Volume 78 - Number 49 / May 13 - 19 , 2009
West and East Village, Chelsea, Soho, Noho, Little Italy, Chinatown and Lower East Side, Since 1933
Compiled by sarah norris
Photo by Steve Bates
16th St. and 6th Ave., 2001 (oil on canvas)
For nearly twenty years, NYC resident Tom Keough has focused on painting urban and country landscapes set in the hours after sundown. Tom Keough: Night Paintings is an exhibition of his recent works. Focusing on quiet NYC settings, Keoughs ominous yet melancholy vision of urban alienation will seem both familiar and strange to anyone who calls this densely populated city home. Mysteriously empty streets, dark alleys and overlooked corners are transformed by the effects of man-made light and heaven-sent snow. Frozen in time and devoid of activity, they convey a sense of solitude normally achieved only in empty movie backlot visions of Gotham. Through July 31, at Hal Bromm Gallery; 90 West Broadway (at Chambers Street); 212-732-6196.
Photo by Jeremy Carr
Kevin Maher: flashing a sign of peace or surrender?
If the Terminator movies have taught us anything, its that mankind is destined to be ruled by robot overlords. Kevin Maher and Victor Varnado hammer home that fine point as hosts of the Sci Fi Screening Room. Its a rowdy, bawdy, monthly showcase of obscure and offbeat videos (nicely augmented by cheap beer, free snacks and trivia prizes). This months theme, ROBOT Night!, reveals the dark side of man-made, man-like machines. Get a sneak peek at inevitable things to come, with clips from 1976s Futureworld and a Gilligans Island movie in which the Harlem Globetrotters square off against a team of athletic androids plus, a selection of scenes where robots battle apes. Why arent you on your way already? Go! $7; Wednesday, May 20, 7:00p.m. at UNDER St. Marks, 94 St. Marks Place (btwn. 1st Ave & Ave. A). Visit www.horsetrade.info and www.ThisKevin.Blogspot.com.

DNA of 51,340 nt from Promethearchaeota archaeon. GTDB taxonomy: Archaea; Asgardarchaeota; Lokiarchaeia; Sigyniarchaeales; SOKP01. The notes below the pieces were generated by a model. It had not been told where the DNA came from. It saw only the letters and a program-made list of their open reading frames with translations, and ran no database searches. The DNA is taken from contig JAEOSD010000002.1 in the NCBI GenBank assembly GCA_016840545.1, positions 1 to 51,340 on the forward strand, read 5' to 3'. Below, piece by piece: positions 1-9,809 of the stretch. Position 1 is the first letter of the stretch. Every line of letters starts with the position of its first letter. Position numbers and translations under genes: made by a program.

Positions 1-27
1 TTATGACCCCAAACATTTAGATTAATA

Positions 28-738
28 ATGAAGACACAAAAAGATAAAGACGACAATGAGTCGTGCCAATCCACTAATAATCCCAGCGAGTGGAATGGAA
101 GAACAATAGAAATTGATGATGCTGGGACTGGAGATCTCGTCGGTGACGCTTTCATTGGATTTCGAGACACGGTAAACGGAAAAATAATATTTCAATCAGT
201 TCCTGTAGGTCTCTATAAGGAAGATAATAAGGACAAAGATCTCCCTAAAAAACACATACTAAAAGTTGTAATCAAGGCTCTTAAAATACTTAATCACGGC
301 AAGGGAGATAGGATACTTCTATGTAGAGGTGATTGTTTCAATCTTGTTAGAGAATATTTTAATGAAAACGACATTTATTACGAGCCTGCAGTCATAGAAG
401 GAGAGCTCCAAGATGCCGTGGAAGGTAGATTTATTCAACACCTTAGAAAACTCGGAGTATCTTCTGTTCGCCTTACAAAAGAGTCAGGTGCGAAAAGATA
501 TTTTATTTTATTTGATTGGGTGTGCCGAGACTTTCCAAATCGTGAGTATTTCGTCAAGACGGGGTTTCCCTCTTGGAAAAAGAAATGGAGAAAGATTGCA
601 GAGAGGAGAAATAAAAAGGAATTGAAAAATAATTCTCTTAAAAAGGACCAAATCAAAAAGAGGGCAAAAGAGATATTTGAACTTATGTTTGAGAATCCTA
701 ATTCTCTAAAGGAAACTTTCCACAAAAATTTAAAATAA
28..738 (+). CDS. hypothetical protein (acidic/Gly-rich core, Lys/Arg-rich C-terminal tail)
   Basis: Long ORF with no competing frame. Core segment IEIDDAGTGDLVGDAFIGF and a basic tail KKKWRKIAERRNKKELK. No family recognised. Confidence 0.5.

Photo courtesy of SVA Theatre
From left: Florin Penisoara, Francis Oberle, Antholy Laforgia
Developed by the School of Visual Arts with the cooperation of Gena Rowlands, this multimedia comedy about life, death and freedom is an adaptation of John Cassavetes 1970 film Husbands. The ensemble piece, which charts the lives of three middle class men in the throes of a midlife crisis, tells that tale through a series of laughing, drinking, smoking and revelations of deep, inner pain. Lets hope they stay true to the core of Cassavetes work which managed to shed rays of hope and wonder upon such dismal subject matter. May 19th through 22nd, 7:30p.m. at the SVA Theater (333 W. 23rd St., btwn. 8th & 9th Aves). Tickets, $10 (students & seniors $5). Call (212) 724-5004.
Photo by Nina Roberts
Festival programmer Joe Rubenstein
KEYS TO THE FUTURE
That this is the citys only contemporary solo piano festival makes Keys to the Future a rare event indeed; that it runs only three nights makes it a time-sensitive must-see happening. Village mainstay and festival programmer Joe Rubenstein presents an amazingly dense one-hour, no-intermission roster of selections encompassing composers from uptown, downtown, and points beyond the continental United States. The nine featured pianists include Amy Briggs and Manon Hutton-DeWys (winner of the 2nd Annual Keys to the Future Young Artists Competition). May 19th, 20th, 21st, 8:00p.m. at Renee Weiler Concert Hall, 46 Barrow Street. Tickets are $15 ($10 for seniors/students ). Call 212-242-4770 or visit www.keystothefuture.org.
Photo by Shira Peltzman
Brave new bossa boy Avi Wisnia
From the late 1950s through the early 1960s, bossa nova music was wildly popular here in the states. Return to those thrilling days of yesteryear and find out what youve been missing namely, the cool fusion of samba and jazz. Singer/songwriter Avi Wisnia is your guide on this free musical tour. His singular style combines classic Brazilian Bossa Nova with bossa originals and bossa bastards which put a sunique spin on pop tunes from the likes of Bjork and the Cure. Wisnia is joined in this acoustic set by four equally forward-thinking musicians on guitar, bass, cello and violin. Free; Thursday, May 14, 8:00p.m., at The Cafe at 92Y Tribeca, 200 Hudson Street. Call 212-601-1000 or visit www.92ytribeca.org and www.aviwisnia.com.
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